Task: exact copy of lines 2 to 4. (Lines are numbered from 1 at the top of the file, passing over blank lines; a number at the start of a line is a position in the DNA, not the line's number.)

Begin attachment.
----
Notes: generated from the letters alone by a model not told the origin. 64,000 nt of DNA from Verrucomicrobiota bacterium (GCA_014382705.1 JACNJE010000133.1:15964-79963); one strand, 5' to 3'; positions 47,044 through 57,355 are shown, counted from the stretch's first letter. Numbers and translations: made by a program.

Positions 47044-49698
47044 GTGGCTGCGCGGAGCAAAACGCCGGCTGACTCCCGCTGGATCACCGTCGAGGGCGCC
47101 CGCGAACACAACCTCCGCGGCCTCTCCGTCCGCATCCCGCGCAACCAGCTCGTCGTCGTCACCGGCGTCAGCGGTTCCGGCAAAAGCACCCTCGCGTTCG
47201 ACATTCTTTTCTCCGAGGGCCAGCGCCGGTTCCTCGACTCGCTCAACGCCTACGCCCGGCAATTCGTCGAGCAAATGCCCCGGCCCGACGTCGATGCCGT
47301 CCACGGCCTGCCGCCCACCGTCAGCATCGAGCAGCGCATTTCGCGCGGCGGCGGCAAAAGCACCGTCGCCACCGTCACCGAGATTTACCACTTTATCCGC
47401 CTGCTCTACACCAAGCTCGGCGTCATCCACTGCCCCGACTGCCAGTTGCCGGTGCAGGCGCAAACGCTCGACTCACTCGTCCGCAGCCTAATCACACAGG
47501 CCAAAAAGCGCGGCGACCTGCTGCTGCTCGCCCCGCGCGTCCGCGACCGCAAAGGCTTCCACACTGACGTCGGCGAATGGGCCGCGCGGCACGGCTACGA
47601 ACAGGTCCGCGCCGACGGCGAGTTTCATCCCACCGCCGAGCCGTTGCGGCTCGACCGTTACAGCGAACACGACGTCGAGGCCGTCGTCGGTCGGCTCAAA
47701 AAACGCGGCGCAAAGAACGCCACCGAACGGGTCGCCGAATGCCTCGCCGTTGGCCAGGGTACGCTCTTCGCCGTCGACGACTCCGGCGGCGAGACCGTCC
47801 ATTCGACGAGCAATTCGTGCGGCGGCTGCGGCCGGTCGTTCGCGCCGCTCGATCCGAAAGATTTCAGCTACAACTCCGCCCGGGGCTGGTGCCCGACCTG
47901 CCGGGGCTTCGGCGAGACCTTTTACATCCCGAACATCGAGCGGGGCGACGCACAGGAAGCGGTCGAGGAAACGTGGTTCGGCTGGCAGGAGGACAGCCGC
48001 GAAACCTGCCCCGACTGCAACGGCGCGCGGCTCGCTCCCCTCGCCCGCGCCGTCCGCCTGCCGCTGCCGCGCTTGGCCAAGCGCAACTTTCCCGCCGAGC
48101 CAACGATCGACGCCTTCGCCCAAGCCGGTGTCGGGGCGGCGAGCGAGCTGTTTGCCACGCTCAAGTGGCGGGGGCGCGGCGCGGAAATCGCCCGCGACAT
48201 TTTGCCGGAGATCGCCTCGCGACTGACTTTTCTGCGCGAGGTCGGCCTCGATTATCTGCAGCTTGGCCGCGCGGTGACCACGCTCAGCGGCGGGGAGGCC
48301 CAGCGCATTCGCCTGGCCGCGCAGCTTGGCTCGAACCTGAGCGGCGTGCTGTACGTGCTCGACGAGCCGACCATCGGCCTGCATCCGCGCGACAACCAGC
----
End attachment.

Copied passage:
Positions 47044-49698
47044 GTGGCTGCGCGGAGCAAAACGCCGGCTGACTCCCGCTGGATCACCGTCGAGGGCGCC
47101 CGCGAACACAACCTCCGCGGCCTCTCCGTCCGCATCCCGCGCAACCAGCTCGTCGTCGTCACCGGCGTCAGCGGTTCCGGCAAAAGCACCCTCGCGTTCG